As noted above, the three stage implementation of the national security policy was planned in 2009-2010. However, firstly, the cycle was not defined correctly, since it is hard to comprehend how essential would have been the difference between the National Security Concept and the National Security Strategy (the development of the concept preceded the strategy), and how the separate formulation of these two conceptual documents would make any significant contribution to the national security policy planning. Secondly, the cycle was not over, because the national security strategy was not developed.
There is no strong connection between the conceptual documents at the national level and the conceptual documents developed at the agency level. The process of national security policy planning should have a uniform character. The threat assessment document and the national security concept, according to an already firmly established practice in our country,
are the main conceptual documents at the national level. Consequently, they should be a kind of guideline for agency level conceptual documents. In practice, unfortunately, this is not so. Often, this or that head of an agency makes the decision to develop a conceptual document at the agency level based on their individual considerations.
The National Security Concept of Georgia has not been renewed since 2011. It should be noted that consequences of the Russian Federation's annexation of Crimea in 2014 and the military aggression carried out in eastern Ukraine, one way or another, have been reflected in the national security document of all those countries that regarded such action by Russia as either a direct or indirect threat. For example, among others, these events have been reflected in the US National Security Strategy developed during the presidency of Barack Obama in 2015. This is also true for the new national security strategy developed during the administration of President Donald Trump in 2017. In 2016, the EU, for the first time since 2003, decided to change its own national security document where Russia and its aggressive policy are judged quite adequately.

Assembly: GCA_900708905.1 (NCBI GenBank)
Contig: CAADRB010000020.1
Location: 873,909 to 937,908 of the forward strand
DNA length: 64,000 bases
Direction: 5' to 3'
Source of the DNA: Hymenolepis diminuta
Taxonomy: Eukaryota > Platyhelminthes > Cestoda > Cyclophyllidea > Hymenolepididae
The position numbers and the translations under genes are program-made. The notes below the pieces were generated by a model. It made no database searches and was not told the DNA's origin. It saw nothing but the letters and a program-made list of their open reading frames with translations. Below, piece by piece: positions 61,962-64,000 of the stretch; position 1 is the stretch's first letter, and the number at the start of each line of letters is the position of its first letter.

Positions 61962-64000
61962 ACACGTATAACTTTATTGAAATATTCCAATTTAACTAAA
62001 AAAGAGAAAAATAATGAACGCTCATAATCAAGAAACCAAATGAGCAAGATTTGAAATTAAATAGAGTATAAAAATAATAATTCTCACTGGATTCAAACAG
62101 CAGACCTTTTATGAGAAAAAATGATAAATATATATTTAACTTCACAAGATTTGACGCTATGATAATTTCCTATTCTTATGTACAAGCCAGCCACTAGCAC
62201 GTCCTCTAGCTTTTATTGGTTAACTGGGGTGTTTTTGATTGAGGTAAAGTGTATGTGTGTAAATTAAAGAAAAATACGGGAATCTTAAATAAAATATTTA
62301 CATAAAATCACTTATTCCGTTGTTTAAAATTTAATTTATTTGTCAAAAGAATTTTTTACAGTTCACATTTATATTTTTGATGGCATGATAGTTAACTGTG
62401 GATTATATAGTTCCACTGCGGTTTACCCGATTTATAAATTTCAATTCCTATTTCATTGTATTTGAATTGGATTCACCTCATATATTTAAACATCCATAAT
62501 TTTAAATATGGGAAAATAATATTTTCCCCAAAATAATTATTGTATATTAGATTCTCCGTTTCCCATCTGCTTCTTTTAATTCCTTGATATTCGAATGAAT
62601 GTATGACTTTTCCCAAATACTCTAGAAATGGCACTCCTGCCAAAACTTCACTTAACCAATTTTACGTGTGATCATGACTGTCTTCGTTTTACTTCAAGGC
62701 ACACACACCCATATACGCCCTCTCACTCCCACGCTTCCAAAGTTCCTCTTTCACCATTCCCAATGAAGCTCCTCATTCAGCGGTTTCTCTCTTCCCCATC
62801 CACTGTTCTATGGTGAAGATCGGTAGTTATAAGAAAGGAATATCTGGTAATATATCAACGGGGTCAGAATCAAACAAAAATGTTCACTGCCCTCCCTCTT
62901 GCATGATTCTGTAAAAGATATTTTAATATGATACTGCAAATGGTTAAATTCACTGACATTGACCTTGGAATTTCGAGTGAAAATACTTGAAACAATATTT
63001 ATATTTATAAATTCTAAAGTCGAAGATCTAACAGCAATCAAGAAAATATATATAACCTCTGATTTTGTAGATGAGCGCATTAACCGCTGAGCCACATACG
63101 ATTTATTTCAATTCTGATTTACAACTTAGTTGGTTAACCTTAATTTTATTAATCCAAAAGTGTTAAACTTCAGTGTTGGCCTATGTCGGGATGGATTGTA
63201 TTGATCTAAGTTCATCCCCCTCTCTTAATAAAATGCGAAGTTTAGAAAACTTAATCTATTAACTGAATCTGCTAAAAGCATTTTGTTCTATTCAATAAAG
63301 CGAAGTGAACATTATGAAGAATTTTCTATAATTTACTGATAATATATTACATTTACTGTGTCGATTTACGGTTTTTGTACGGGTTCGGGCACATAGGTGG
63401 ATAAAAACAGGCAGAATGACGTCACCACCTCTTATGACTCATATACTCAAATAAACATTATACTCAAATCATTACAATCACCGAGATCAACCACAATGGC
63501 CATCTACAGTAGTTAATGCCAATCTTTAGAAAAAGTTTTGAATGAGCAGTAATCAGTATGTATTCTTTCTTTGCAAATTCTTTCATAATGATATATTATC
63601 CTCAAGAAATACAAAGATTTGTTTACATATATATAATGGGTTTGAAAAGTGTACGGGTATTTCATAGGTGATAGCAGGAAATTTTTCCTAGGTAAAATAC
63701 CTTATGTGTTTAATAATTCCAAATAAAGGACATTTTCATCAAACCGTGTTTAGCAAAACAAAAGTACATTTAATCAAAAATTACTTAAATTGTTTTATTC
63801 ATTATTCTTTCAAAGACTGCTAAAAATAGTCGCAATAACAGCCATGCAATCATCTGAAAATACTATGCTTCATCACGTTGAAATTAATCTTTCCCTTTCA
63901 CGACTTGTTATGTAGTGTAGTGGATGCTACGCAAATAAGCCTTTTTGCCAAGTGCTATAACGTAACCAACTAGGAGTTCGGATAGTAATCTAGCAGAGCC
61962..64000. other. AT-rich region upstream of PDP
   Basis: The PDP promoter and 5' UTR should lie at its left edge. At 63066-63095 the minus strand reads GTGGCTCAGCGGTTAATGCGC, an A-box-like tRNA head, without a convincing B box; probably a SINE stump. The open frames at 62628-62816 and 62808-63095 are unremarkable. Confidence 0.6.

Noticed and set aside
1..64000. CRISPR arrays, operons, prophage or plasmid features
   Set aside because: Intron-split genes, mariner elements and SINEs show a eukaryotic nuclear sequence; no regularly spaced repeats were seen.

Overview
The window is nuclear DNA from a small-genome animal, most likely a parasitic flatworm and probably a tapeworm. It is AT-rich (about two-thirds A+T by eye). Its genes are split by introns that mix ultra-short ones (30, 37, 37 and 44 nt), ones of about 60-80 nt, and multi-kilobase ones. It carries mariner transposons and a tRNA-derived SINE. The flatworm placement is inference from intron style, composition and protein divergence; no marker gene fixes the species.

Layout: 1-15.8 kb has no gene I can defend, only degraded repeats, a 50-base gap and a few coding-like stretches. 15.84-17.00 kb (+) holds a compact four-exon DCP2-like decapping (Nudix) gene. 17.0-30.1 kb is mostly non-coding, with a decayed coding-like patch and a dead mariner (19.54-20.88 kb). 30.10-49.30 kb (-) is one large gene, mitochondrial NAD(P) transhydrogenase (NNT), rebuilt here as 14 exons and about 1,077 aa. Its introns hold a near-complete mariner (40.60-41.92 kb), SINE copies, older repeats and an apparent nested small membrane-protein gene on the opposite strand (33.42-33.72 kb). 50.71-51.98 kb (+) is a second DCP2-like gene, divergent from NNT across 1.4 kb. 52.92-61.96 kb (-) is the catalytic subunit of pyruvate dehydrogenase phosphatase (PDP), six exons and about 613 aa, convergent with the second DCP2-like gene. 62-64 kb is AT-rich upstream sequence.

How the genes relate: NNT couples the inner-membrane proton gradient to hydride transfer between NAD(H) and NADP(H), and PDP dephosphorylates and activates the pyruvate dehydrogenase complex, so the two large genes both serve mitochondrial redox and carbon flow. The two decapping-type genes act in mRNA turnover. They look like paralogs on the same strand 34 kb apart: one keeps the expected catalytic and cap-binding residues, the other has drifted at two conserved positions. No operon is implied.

When it comes to Georgia, unlike other large and small states, it had never reflected the events of 2014 in its own national security concept. Generally, for a country like ours where the security environment is changing quite rapidly, seven-to-eight years is more than enough time to revise the national security concept. Therefore, it might be appropriate to set a limiting timeframe through legislation after which the national security concept has to be reviewed.
The unclassified versions of Georgia’s threat assessment documents for 2007-2009 and 2010-2013 describe threats of various types which are facing the country. These include military-political, foreign-political, socio-economic and others; however, the threat emanating from vulnerability is missing.
In fact, the reduction of risks facing this or that country is based on two major components. First, it is the identification of threats facing a country and afterwards, developing appropriate policies for their prevention. Secondly, there is the importance of determining the vulnerability of a country and enacting appropriate policies for its elimination. At this juncture, it is important to emphasize the difference between what constitutes a threat and what constitutes a vulnerability. A threat is of an external origin and it can exist regardless of the effectiveness of the national security policy. Accordingly, it is possible to prevent a threat but not eliminate it.
As for vulnerability, in contrast to a threat, this is internal by nature and, in the case of a proper set of policies, its elimination is possible. Thus, the reduction of vulnerability should be precisely one of the optimal courses for strengthening Georgia's national security.
The new National Security Council set up under the Prime Minister will have to solve numerous serious tasks. First of all, the beginning and the end of the national security policy planning cycle should be determined. The national level conceptual documents – National Threat Assessment Document and the National Security Concept – are due for revision. Agency level conceptual documents have to be brought in line with these national level conceptual documents and this will somewhat complete the national security planning process in Georgia.
In addition, most certainly, a great deal of tasks have to be solved on a daily basis. The security environment of Georgia is so difficult that it requires inter-agency coordination on matters related to the national security domain practically every day. In such conditions, setting working priorities straight is of particular importance.